Looking more closely, for example at the Hastings constituency of the Regional Council, the “old guard” of von Dadelszen, Rose and McGregor collectively won 30,153 ticks. An alternative trio, one incumbent and two challengers — Remmerswaal, Douglas and Belford — who share similar views on the environment that differ markedly from the old crew, won 28,308 ticks.
Indeed the biggest gainer of votes of all the incumbents, receiving 3,381 more votes in 2010 than in 2007, was Liz Remmerswaal. Liz is the “purest” environmentalist of the HBRC lot … the kind Ewan McGregor likes to call ‘environmental fundamentalists’. If her vote isn’t an endorsement of staunch, “heart on your sleeve” environmentalism, what is it?!
Those 1,845 ticks separating the two “camps” (out of nearly 60,000 votes cast) will amount to a world of difference in the direction the Regional Council will now take!
Without question, there are two hugely different voting blocks out there in the Hastings constituency when it comes to how the Regional Council should pursue its mission. They are quite evenly matched at present. But, unfortunately, elections are “winner take all” and consequently what Hawke’s Bay will get from the HBRC is three more years of faint-hearted stewardship of our environment and stale thinking about regional economic development.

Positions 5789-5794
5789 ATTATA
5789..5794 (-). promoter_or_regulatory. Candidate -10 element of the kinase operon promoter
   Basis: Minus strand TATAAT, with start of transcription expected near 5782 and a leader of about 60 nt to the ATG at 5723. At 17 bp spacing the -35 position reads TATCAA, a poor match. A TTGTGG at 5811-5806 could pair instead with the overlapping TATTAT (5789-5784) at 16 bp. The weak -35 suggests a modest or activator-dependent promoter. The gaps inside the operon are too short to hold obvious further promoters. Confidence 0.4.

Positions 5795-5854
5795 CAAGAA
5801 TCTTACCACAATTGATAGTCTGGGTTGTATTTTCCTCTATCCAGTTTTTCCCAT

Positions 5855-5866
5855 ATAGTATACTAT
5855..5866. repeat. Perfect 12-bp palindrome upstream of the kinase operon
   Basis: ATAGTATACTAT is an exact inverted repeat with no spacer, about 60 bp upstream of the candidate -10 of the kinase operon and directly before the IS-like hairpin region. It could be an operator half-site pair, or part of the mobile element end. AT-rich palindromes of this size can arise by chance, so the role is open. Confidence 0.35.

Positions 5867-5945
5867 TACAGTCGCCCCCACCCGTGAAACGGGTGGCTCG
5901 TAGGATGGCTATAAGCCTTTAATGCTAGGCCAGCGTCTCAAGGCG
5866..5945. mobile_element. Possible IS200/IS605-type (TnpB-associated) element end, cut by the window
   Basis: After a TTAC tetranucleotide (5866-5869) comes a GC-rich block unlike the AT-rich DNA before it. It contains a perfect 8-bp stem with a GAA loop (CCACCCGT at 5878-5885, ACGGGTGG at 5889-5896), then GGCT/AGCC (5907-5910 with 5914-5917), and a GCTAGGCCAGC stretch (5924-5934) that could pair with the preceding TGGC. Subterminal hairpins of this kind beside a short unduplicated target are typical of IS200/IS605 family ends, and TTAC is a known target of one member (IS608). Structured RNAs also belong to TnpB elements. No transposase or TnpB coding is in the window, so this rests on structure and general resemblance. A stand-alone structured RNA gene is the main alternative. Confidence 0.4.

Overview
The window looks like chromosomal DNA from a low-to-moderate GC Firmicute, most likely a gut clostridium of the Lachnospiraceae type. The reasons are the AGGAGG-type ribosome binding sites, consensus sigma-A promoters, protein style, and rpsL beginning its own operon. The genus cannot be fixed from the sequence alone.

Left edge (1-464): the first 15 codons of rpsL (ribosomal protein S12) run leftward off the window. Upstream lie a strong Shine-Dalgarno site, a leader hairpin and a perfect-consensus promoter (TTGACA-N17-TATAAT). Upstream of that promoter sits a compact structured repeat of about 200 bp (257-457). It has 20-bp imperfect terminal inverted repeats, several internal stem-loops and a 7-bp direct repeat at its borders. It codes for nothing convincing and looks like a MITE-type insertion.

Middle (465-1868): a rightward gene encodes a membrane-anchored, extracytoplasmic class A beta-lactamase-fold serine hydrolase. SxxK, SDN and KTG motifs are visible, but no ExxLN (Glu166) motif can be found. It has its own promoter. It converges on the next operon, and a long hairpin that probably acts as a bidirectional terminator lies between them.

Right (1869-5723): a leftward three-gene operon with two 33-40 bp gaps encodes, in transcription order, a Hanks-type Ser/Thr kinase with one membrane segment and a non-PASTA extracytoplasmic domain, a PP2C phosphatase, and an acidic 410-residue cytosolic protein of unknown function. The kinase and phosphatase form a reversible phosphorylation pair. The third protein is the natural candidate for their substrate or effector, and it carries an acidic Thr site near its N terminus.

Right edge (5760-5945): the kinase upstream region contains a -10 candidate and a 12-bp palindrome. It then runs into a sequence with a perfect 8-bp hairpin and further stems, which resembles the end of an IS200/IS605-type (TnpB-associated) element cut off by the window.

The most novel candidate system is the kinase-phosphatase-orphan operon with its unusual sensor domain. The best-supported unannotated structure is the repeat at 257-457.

Now that the old guard has weathered the election, they’ve already fallen upon one another, replacing Alan Dick as chairman in a palace coup with compromise chairman Wairoa’s Fenton Wilson, just elected to his first full term. Voting to depose Dick were Councillors von Dadelszen, Rose, Scott, Gilbertson and Wilson; voting to restore Dick were Councillors Remmerswaal, Kirton, McGregor and Dick. Read the gory story on page 3.